For many years, I felt as if my body had betrayed me. The physical exhaustion, mental fogginess and excruciating pain of chronic migraine smothered my energetic, spirited personality. I was young and should have had strength and stamina, but was instead trapped inside a broken body. In believing this, not only did my body appear defective, so did my entire self.
Tired of being angry with my body — and, by extension, myself — I focused on everything my body does well, like walking, breathing, circulating blood. From this view, the constant, mundane tasks to which I give no thought become small miracles. Yes, my neurological system misfires regularly, but that this complicated series of systems works at all is far more profound than the frustrations with its quirks.
How could my body have betrayed me? There is no contract, no guarantee that a person will be healthy and pain-free. In fact, the expectation that a body should behave perfectly has come to seem absurd. The human form is a complicated piece of machinery; any one body is bound to have some flaws.
With my new perspective has come an unexpected gratitude: I am now thankful when my body aches after I’ve been laid up with a migraine for a couple days. That deep itch to move and stretch, to use my body instead of just inhabit it, reminds me how resilient this sometimes bedridden body truly is.
Tonight I will go to a more strenuous yoga class than usual. My movements may not be as effortless or graceful as other students’, but the mere fact of my participation is a greater triumph than I could imagine a month ago. I will stretch and twist, bend and balance from the tremendous strength that I now know lies within my beautifully imperfect body.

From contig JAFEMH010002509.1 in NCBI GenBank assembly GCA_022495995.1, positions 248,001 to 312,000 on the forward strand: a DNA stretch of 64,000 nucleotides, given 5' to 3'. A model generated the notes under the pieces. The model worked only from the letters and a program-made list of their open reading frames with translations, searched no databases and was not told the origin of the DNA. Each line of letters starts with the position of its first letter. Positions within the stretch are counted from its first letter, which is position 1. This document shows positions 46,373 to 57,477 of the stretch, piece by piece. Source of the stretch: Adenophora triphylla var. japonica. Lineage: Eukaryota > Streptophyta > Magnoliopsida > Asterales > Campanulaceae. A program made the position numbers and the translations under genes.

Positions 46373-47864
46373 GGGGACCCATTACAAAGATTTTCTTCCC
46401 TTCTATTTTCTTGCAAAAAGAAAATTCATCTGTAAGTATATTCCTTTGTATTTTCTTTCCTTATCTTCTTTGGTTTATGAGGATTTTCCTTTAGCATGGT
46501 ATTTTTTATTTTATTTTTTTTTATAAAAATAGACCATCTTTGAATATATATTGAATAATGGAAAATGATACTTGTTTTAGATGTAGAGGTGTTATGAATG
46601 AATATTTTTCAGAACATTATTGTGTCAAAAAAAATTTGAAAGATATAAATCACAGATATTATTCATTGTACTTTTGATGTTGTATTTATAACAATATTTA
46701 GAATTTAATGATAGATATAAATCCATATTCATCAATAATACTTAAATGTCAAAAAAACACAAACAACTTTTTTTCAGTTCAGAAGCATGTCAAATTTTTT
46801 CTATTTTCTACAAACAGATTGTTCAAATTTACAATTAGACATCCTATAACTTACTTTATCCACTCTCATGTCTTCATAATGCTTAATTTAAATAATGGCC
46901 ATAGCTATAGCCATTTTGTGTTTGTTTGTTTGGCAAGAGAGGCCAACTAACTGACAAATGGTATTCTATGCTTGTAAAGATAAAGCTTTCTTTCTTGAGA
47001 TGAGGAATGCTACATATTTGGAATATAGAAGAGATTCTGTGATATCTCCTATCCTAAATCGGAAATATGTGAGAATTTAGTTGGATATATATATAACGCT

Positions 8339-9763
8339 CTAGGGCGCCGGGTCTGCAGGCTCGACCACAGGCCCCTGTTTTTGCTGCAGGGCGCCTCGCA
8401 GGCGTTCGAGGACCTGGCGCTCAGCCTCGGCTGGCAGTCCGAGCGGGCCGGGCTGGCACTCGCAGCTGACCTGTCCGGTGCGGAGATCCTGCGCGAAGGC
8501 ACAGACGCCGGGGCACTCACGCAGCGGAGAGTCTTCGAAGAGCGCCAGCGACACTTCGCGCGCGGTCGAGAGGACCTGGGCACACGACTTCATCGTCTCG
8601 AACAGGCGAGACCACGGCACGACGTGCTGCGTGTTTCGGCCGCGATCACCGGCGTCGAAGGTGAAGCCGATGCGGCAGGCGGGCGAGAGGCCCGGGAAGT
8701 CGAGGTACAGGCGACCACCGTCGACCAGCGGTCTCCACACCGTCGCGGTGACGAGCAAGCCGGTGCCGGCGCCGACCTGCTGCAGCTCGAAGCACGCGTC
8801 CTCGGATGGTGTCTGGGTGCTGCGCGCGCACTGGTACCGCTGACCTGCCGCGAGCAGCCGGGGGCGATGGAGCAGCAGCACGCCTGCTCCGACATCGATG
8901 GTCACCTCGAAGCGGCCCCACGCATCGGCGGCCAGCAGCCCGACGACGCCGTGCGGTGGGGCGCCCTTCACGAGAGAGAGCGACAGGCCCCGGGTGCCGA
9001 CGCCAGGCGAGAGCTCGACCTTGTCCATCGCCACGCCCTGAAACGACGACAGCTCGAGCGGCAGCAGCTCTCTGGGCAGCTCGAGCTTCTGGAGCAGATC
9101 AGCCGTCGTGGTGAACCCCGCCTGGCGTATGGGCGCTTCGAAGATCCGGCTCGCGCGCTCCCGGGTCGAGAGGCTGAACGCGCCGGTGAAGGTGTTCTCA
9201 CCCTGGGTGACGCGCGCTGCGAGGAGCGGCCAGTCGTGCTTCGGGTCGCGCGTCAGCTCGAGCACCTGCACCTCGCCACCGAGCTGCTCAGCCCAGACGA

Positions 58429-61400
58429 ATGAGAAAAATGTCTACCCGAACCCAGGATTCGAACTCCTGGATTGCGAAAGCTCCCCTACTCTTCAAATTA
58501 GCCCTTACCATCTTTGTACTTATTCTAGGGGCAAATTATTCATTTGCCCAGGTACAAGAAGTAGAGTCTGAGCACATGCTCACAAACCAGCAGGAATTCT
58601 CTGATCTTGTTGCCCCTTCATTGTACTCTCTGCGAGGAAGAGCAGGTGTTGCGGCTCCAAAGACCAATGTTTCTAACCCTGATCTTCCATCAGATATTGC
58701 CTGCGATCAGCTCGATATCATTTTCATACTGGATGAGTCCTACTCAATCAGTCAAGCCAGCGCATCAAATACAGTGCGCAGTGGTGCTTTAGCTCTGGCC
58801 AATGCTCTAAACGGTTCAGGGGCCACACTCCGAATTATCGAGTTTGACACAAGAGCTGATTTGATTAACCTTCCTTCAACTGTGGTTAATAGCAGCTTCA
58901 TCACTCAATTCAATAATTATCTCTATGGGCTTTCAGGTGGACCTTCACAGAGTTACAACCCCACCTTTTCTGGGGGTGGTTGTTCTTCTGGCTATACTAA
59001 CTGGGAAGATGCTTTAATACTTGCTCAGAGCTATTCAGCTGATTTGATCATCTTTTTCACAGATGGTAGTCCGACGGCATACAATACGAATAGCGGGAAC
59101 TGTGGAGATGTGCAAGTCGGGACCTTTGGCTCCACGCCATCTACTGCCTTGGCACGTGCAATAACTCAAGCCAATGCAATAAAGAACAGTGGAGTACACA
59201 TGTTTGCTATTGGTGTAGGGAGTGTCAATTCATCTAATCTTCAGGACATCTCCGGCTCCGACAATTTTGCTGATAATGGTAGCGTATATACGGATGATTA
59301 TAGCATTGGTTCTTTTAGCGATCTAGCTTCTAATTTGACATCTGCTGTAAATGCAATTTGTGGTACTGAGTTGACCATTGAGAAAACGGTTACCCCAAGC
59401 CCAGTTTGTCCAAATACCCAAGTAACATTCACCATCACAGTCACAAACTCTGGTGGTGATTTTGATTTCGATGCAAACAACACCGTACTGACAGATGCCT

It was 5:30 Saturday morning and I couldn’t sleep. Knowing I wouldn’t wake up early enough to go to the farmers’ market before yoga, I debated which one to go to. Images of the apple hatch chile cobbler I would make from my market spoils evaporated as I recognized that yoga is not optional. It was an astonishing revelation. The surprise wasn’t in the realization itself, but from the fact that it had never occurred to me before.
I usually feel better after yoga than I do after acupuncture, physical therapy or visits with my doctor, yet yoga doesn’t have the same priority as medical appointments, which are practically sacred. I schedule appointments for the time of day I’ve been feeling best, arrange back-up transportation in case I’m not up for driving, and only cancel if I am absolutely certain I will be miserable if I go. I’d never skip an acupuncture appointment to go to a baseball game, but I have chosen baseball over yoga before. Psychologically, I treated yoga as a fun (and thus optional) activity, not a health necessity.
Getting to class regularly was as simple as shifting yoga into the mental category of mandatory medical activity. I initially worried that medicalizing something I love would hinder my enjoyment of it, then the simple beauty emerged: Migraine allows me to spend 90 minutes a day in one of my favorite activities. If I were healthy, I’d be rushing to maximize 30-minute workouts, thinking that an hour and a half of yoga each day was a wasteful indulgence.
Other than oversleeping (was dreaming I was at a Dave Matthews Band show) and not realizing I’d have to scrape snow off my car, the morning started out well. I was only a couple minutes late to yoga and was really looking forward to the class. The migraine didn’t appear until class began. As it grew steadily over five minutes, I knew I wouldn’t last. Nearly in tears, I packed up to leave. I asked my teacher for the hug I sorely needed, which helped a bit.